New white paper gives insight into Chinese academic life overseas

2019-02-14 09:52:31Global Times Editor : Li Yan ECNS App Download

Chinese students studying overseas ordered more than 80 million delivery meals in 2018, according to a recent white paper on the group.

Meanwhile, the University of Toronto, Columbia University and University College London witnessed the largest number of student break-ups, the survey read.

China's Ministry of Education said in March 2018 that there were more than 1.45 million Chinese students studying and doing research overseas, the China News Service reported.

"The survey shows these students are living a good life, but they should try to learn more about China and the world and be more responsible," Chu Zhaohui, a researcher at the National Institute of Education Sciences, told the Global Times on Tuesday.

Broad survey

The survey, titled the "White Paper of Chinese Students Overseas," was released in January by Providence Academy, an organization connected to China's education giant New Oriental, which aims to "improve the quality of Chinese students overseas." 

It illustrated 50 facts with extensive data on studying abroad, covering subjects including academic life, living, emotions, fashion and food. The report did not disclose the sample size or how the survey was carried out.

"The status quo and future trend of Chinese students overseas will have a significant influence on China's economy and education development," read the white paper.

According to the survey, there are a total of 842,140 Chinese students studying in 10 major destination countries. The US has the most Chinese students with 363,341, followed by Australia with 192,984. Canada, Japan and the UK were respectively the third, fourth and fifth most popular countries for Chinese students.

The most popular majors for Chinese students are Business & Management, Engineering and Math & Computer Science. Literature, Archaeology and History are at the end of the list. The "most-hated" courses are Calculus I, II, III and English intro writing.

The average score for IELTS is 5.6 out of 9 and 79 out of 120 for TOEFL.

Australia has the most expensive tuition fees at $35,193 on average each year, the equivalent of 35 iPhoneX's.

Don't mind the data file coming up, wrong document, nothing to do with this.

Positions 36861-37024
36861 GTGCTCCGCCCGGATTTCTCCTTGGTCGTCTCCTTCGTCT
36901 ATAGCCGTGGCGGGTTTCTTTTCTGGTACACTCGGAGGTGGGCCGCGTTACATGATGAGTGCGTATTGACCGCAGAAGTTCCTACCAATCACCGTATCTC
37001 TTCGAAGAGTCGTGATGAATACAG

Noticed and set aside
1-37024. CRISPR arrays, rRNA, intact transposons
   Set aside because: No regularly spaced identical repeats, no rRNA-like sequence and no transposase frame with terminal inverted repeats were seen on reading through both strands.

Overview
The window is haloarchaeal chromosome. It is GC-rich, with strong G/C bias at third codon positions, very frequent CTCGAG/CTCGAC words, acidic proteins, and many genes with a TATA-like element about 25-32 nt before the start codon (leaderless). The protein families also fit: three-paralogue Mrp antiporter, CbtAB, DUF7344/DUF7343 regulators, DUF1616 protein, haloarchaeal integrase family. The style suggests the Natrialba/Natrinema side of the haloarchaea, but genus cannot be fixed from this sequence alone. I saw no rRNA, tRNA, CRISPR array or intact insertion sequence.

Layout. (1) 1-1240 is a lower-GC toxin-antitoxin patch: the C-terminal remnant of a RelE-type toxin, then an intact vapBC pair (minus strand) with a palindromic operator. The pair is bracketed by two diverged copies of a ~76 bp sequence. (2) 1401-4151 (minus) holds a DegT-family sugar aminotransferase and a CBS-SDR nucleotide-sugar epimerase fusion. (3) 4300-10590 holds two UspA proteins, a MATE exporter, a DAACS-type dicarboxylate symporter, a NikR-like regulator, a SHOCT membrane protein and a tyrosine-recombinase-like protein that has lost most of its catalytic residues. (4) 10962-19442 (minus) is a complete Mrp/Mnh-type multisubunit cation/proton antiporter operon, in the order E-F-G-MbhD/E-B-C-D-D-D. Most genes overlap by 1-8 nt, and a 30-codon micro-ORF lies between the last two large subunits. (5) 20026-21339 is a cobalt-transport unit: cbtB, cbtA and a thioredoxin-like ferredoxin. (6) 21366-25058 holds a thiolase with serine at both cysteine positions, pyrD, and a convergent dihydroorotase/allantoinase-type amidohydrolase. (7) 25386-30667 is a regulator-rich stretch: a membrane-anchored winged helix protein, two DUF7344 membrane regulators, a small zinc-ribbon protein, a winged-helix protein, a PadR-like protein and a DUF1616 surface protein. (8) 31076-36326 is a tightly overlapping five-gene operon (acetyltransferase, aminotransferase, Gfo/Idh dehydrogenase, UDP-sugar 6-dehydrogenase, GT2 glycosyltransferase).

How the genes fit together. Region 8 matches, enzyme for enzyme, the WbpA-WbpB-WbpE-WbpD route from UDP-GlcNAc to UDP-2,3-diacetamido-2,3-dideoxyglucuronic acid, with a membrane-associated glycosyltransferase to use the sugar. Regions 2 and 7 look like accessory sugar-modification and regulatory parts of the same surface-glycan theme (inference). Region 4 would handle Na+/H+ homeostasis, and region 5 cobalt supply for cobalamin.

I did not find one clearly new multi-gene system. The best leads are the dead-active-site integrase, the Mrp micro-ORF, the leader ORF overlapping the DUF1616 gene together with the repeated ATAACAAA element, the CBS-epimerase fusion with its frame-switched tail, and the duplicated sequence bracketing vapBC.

Fun facts

As well as looking into the academic situation, the survey brought to light some interesting facts about Chinese students in other countries. For instance, Player Unknown's Battlegrounds and Arena of Valor are among their favorite video games to play.

WeChat, Weibo and Line are the most used social media platforms.

Jo Malone's perfume and Apple or Sephora gift cards are the most popular presents among Chinese students.

"Out of every 10 Chinese students overseas, three pretend to go to the gym and are only there to take selfies… only one is seriously working out," read the white paper.

Chinese students have voted Berlin, Montreal, New York City and Seoul as the places where love at first sight happens the most.

Purdue University, MIT and Harvard University have the highest rate of students' getting married after graduation, while students at the University of Southern California, King's College London and University of Melbourne are more likely to cheat, said the survey.

Berklee College of Music has produced the most celebrities, and Moscow State University students are good at drinking.

Kevin, Tony, Alex, Helen, Christina and Jessica are the most popular English names for Chinese students.

Meanwhile, the more than 840,000 Chinese students "ordered around 86,319,350 delivery meals over the year." 

Their favorite dishes are "fried eggs with tomatoes," which has been called China's "national dish" because it is easy to cook and resembles China's national flag.

Instant noodles, hotpots and dumplings are also favored by Chinese students.

Taste of home

"I totally agree with the instant noodles part," said Zhang Hanyu, a Chinese student who just graduated from a US university. "Many of my schoolmates take a whole suitcase of instant noodles from China. It's a taste of home."

"I don't like the items that show stereotypes," Ma Tina (pseudonym), a postgraduate student at the University of Melbourne, told the Global Times.

"There are some Chinese students who live a luxurious, fashionable or dishonest life, but most of us are just studying and playing like students in Chinese universities," she said.

Chu said the survey shows that Chinese students studying abroad are mostly from families with good financial conditions. "The survey also shows that they are not independent enough and rely on other people's services."

From his research, Chu found that many students do not have a deep understanding of Chinese society.

Since the reform and opening-up in 1978, more than 3 million Chinese citizens have returned to China after graduating from overseas schools and universities, accounting for 83.73 percent of the total Chinese students overseas, said the Ministry of Education.

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